Indiana University School of Journalism at IUPUI

Advice from Joe Boyce

Retired senior editor at the Wall Street Journal and current adjunct lecturer Joe Boyce offers these tips and reminders for journalism students preparing for jobs and internships.

Internships:

  • Internships are essential in today’s competitive market. The more, the better.
  • Paid internships always trump non-paid.
  • Try and find internships that give meaningful, career-related experience. This does not include running errands and making coffee.
  • Good internships allow for the development of a body of work to show potential employers, i.e. clips, tapes, photo portfolio.
  • Unless an internship opportunity is spectacular, an actual job is preferred upon graduation.
  • Take advantage of every opportunity to learn various media delivery platforms. In today’s journalism world, the candidate whose skills include working in print, video and the Internet is the most competitive.
  • If you have not had an internship that produced a portfolio of your work, you can submit to a prospective employer any freelance materials you’ve had published or broadcast. Today, some recruiters consider blogs as evidence of a candidate’s writing abilities.

Jobs:

  • Jobs advertised in the want-ads and on the Internet represent only about 20 percent of the available jobs in most fields.
  • It is perfectly fine to have several versions of your resume, each of which might highlight a different aspect of your qualifications. Just make sure each version is truthful and accurate.
  • Networking, including that with university acquaintances and membership in professional organizations such as SPJ, is an excellent way to learn about available jobs in the field.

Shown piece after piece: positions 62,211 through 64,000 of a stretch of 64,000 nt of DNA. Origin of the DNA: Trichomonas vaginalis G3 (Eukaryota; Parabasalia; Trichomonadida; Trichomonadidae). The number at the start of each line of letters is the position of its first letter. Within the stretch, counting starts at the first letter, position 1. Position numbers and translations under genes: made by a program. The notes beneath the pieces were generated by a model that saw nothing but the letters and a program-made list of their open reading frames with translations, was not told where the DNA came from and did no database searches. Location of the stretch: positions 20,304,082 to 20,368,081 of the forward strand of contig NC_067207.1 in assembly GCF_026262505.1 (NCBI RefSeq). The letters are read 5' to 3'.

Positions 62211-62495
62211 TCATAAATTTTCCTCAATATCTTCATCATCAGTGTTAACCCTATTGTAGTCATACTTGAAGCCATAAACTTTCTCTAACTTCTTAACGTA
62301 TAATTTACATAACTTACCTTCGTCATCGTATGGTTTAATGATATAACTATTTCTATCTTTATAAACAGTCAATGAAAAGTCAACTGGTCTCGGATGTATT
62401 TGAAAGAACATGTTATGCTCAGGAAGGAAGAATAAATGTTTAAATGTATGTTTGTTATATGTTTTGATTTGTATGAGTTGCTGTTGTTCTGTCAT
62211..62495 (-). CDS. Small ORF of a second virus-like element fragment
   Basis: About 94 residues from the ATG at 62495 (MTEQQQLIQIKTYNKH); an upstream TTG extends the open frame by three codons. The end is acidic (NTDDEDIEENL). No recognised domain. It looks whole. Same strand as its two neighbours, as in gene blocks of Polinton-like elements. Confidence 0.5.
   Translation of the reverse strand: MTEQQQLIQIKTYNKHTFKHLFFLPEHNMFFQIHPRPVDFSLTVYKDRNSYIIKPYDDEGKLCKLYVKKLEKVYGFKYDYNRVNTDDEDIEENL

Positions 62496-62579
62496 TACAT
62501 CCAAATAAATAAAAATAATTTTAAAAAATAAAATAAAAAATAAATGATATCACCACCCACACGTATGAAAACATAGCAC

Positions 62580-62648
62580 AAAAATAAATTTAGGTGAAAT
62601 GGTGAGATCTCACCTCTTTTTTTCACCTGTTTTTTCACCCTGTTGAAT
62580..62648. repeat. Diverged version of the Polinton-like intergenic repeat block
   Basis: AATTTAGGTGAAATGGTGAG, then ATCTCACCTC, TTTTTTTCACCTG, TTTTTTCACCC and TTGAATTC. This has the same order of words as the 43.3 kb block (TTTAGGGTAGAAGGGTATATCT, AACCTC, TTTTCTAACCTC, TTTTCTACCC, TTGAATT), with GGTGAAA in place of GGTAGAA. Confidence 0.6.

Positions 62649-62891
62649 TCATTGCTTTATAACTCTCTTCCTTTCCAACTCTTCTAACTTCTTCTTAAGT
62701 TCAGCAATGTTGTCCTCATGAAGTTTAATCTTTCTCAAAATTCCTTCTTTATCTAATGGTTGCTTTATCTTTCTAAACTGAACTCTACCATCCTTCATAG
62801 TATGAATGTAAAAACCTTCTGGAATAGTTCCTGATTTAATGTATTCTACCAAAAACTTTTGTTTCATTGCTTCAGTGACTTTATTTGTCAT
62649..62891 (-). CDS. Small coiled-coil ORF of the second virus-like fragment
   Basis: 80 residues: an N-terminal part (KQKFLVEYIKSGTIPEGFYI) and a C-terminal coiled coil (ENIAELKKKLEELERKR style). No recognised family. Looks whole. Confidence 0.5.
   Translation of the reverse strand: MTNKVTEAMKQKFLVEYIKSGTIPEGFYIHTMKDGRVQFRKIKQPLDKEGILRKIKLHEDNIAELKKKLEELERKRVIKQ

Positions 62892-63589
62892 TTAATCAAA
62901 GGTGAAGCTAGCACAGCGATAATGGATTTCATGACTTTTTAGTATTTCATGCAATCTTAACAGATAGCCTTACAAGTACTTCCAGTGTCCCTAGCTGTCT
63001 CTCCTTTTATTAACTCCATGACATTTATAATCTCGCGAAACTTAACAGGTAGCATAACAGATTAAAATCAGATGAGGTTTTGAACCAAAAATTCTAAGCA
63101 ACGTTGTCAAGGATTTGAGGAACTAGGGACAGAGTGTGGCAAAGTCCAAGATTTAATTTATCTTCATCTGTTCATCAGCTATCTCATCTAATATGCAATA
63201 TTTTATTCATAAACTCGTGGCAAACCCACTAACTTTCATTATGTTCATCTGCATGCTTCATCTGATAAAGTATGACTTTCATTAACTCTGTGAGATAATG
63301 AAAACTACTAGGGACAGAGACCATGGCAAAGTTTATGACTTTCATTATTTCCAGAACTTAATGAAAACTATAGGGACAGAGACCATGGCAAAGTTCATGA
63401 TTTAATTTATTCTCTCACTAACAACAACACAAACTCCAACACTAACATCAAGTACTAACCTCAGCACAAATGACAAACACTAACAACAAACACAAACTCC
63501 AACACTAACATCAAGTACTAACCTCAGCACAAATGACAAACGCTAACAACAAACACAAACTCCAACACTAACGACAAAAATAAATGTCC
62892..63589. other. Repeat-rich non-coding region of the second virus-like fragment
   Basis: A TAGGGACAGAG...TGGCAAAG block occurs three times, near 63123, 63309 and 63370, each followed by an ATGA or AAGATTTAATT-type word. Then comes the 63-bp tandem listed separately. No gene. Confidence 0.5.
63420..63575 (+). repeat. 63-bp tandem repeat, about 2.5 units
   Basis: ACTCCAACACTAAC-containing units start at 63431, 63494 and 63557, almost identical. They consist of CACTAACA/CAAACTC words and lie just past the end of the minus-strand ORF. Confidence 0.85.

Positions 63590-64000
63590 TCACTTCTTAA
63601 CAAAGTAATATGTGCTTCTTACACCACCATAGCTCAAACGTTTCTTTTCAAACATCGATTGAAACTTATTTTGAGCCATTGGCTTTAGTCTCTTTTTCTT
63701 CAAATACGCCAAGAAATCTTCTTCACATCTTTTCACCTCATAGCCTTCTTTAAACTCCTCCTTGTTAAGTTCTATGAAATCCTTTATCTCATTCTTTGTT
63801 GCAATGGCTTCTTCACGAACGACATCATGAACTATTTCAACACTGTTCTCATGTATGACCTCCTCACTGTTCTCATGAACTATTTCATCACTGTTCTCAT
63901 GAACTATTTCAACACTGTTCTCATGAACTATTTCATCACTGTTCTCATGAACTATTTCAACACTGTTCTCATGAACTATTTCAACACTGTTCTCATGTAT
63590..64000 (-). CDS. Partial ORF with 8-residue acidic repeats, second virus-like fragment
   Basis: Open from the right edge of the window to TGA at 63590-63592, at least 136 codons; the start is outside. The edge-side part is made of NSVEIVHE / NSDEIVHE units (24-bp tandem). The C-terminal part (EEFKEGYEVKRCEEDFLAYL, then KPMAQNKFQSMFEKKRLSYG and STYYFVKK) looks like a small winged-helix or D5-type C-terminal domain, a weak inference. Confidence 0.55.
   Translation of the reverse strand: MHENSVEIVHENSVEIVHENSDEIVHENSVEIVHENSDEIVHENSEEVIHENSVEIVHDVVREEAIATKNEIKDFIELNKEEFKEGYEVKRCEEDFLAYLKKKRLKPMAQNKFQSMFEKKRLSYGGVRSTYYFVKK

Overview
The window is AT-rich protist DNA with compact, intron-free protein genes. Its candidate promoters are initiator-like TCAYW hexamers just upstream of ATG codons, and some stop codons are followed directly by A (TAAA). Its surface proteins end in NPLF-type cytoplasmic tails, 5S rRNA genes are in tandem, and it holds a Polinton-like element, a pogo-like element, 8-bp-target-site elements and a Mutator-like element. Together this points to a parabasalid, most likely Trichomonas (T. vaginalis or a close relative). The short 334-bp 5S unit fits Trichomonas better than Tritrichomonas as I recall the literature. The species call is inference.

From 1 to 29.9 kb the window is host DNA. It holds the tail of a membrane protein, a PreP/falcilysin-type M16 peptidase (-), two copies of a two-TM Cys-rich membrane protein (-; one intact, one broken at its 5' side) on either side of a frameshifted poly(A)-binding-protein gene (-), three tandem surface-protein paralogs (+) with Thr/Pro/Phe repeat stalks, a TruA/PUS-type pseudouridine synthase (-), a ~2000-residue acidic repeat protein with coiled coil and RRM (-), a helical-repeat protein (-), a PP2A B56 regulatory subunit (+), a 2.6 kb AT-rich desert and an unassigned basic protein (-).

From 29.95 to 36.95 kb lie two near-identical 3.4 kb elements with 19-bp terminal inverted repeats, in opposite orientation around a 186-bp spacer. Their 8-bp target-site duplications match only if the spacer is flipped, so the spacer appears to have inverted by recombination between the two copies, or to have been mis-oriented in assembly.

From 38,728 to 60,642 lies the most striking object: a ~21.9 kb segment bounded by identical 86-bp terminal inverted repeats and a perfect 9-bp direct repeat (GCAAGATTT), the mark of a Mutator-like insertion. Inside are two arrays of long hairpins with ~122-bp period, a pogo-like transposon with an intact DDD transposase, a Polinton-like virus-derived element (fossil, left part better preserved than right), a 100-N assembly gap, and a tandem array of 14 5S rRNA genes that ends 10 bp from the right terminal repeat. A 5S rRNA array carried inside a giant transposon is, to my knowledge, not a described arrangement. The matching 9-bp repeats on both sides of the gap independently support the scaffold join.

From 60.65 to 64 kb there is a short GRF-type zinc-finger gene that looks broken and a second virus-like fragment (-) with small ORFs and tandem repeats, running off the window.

• If your background and ability is not an exact fit with the job’s description but you really want the position, apply anyway. Most employers don’t demand or expect a perfect match.
  • While tattoos, piercings and pink hair may express the inner you, they can keep you out of contention for that job you covet. Take appropriate measures to downplay them.
  • Modest, businesslike attire is always preferred for interviews. The goal is to be taken seriously.
  • Always be on time for interviews.
  • Lying about your previous work history and education is a no-no.
  • In interviews, sit up straight, speak clearly and look the interviewer in the eye.
  • During interviews, keep your cell phone off and do not glance at your watch.
  • Do not hesitate to ask job-related questions during an interview. After all, you are interviewing them as well.
  • Emphasize the value you would bring to the company or media outlet, rather than what it can do for you.
  • Remember, you are not just negotiating salary, but a full compensation package. Besides salary, this includes vacation and sick time, benefits such as health care and tuition assistance, and, in some instances, even future raises and their schedules.
  • If at all possible, avoid giving a figure when asked how much you wish to be paid. Any number you give is the wrong one.(Think about it.) Instead, ask them to make you an offer.
  • Do not disparage previous employers, bosses, colleagues, when being interviewed.
  • If you do not get the position, do not take it personally or see it as failure on your part. Just become more determined. The reasons why one is turned down for a job can be as numerous and mystifying as quills on a porcupine.
  • Research the company or media organization with which you are to interview before the interview.
  • Try and talk with someone who already works for the company or media outlet to which you are applying, preferably someone who has a position identical or similar to the one you are seeking. Ask her or him about the company and working conditions (off the record, if need be).
  • A passion for your profession and your potential place of employment is a plus in interviews.